[Marxism] FBI Grills Professor Critical of U.S. Venezuela Policy
Steven L. Robinson
srobin21 at comcast.net
Thu Mar 9 23:13:00 MST 2006
(Note that the "concern" expressed by FBI agents about theVenezuelan
communities "involvement" in terrorism. SR)
Professor Believes FBI Grilled Him for His Political Beliefs
News Report, Elena Shore,
New America Media, Mar 09, 2006
A Pomona College professor who is an outspoken critic of U.S. policy in
Venezuela was questioned yesterday by two agents from the Los Angeles County
Sheriff's Department and the FBI's Joint Terrorism Task Force (JTTF) in what
he calls an act of intimidation.
The detectives visited Miguel Tinker-Salas during his office hours at about
2:40 or 2:45 pm Wednesday. They questioned him for about 20 minutes in his
office at Pomona College in Claremont, Calif. The detectives identified
themselves but their names are being withheld at the request of the FBI.
According to Tinker-Salas, the agents told him they were interested in the
Venezuelan community and concerned that it may be involved in terrorism.
They asked him if he had relationships with the Venezuelan embassy or
consulate, and if anyone in the Venezuelan government had asked him to speak
out about Venezuela-related matters.
"They were fishing," says Tinker-Salas, "to intimidate and silence those who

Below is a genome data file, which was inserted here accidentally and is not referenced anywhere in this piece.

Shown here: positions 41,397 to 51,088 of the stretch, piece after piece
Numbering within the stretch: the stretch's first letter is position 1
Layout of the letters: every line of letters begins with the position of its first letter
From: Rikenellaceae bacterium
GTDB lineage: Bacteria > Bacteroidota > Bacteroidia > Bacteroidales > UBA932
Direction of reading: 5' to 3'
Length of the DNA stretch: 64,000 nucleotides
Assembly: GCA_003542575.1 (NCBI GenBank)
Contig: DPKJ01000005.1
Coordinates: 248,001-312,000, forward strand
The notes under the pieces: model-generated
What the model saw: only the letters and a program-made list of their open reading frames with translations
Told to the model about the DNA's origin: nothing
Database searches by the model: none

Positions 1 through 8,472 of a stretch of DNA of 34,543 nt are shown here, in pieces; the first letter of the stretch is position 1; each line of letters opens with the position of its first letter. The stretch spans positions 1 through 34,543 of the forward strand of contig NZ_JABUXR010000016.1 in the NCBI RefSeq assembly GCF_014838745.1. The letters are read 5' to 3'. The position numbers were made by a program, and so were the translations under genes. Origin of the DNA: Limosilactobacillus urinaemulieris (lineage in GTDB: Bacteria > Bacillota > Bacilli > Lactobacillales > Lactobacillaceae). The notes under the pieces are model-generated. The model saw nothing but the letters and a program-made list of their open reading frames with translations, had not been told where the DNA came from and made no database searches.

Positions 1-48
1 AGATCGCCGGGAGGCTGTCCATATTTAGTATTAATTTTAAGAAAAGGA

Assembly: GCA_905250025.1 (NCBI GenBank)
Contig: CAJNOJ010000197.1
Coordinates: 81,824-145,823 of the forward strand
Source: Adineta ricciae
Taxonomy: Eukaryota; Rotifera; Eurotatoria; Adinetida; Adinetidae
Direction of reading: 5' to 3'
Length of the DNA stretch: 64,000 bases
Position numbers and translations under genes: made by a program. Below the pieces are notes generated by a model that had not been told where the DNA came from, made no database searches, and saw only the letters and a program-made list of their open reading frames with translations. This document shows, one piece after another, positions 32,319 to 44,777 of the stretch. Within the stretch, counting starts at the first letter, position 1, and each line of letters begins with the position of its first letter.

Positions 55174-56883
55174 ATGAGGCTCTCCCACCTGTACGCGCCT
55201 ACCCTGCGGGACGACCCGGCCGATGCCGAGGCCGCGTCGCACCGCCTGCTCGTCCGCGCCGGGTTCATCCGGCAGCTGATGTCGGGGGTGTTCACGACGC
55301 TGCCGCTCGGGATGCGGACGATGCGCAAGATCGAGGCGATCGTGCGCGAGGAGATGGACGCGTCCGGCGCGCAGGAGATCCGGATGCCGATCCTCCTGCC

have a critical analysis of U.S. foreign policy."
After they left, several students outside Tinker-Salas' office told him the
detectives had asked them about his background, his classes and his
politics, and even took note of the cartoons on his door.
Tinker-Salas says the detectives told him this was part of a larger policy
to interview people on various campuses. He does not know if other
professors have been questioned. He says the agents who visited him did not
interview the other Venezuelan-born professor at Pomona College.
The FBI declined to comment on the incident.
A Latin American and Chicano histories professor, Tinker-Salas believes he
was targeted as a result of his outspoken politics regarding the U.S. policy
toward Venezuela and Latin America. Tinker-Salas was born in Venezuela and i
s a U.S. citizen, having lived in the United States since high school. A
noted historian and commentator on CNN en Español, he has been open about
his conditional support for the democratically elected government of
President Hugo Chavez and critical of the U.S. attempt to "undermine
democracy" in Latin America.
According to the ACLU of Colorado, the FBI's Joint Terrorism Task Force,
which operates across the country, is violating First Amendment rights by
equating nonviolent protest with domestic terrorism.
"The FBI is unjustifiably treating nonviolent public protest as though it
were domestic terrorism," said Mark Silverstein, Legal Director of the
Colorado ACLU, following the release of new documents obtained from the FBI
under the Freedom of Information Act (FOIA) on Dec. 8, 2005.
"The FBI's misplaced priorities threaten to deter legitimate criticism of
government policy while wasting taxpayer resources that should be directed
to investigating real terrorists."
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